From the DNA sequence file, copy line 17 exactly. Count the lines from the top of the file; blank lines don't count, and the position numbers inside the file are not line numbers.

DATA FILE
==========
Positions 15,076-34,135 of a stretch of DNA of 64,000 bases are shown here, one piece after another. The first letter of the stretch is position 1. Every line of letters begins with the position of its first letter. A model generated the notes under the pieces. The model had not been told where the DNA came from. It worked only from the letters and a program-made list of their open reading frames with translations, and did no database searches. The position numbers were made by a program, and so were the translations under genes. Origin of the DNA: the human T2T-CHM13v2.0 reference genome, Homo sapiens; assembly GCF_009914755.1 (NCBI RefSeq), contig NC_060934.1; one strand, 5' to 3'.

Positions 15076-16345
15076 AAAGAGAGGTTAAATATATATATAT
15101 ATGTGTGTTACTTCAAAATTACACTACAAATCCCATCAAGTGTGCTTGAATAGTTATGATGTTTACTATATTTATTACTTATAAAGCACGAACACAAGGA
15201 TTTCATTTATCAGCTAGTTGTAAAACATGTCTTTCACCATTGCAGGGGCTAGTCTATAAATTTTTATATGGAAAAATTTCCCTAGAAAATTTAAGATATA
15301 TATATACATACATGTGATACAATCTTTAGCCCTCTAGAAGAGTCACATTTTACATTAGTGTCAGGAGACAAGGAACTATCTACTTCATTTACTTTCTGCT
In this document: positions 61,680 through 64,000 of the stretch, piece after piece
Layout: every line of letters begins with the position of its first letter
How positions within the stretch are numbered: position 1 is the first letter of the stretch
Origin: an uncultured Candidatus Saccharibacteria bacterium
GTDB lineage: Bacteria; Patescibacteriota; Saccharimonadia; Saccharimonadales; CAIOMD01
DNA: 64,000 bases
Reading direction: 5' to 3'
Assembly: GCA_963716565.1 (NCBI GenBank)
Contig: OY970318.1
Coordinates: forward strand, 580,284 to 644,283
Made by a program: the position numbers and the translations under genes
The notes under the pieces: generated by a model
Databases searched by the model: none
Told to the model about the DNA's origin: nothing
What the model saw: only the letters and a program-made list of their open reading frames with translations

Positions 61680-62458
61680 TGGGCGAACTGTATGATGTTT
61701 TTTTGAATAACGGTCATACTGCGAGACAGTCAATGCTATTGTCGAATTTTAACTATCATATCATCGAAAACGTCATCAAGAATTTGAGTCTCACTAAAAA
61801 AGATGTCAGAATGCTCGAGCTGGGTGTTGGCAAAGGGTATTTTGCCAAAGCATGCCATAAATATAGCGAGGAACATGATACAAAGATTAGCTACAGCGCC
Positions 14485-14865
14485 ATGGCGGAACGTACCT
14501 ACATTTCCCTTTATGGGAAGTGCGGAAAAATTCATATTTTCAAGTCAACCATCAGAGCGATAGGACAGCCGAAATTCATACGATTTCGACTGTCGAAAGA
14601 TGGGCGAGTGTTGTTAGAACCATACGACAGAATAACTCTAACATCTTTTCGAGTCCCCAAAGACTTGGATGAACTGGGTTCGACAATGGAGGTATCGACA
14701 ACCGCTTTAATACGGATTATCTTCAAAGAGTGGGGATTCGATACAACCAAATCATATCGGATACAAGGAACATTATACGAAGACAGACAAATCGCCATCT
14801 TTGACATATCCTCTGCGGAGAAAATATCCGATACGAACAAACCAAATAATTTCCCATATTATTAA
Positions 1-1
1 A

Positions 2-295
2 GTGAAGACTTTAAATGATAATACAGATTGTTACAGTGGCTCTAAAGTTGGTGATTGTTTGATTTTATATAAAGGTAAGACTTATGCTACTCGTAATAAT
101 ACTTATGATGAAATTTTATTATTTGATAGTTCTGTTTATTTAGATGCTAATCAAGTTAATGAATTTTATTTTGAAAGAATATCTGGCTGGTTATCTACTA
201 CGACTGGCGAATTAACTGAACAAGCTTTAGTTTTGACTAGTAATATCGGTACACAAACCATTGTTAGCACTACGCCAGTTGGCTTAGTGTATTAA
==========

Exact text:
Made by a program: the position numbers and the translations under genes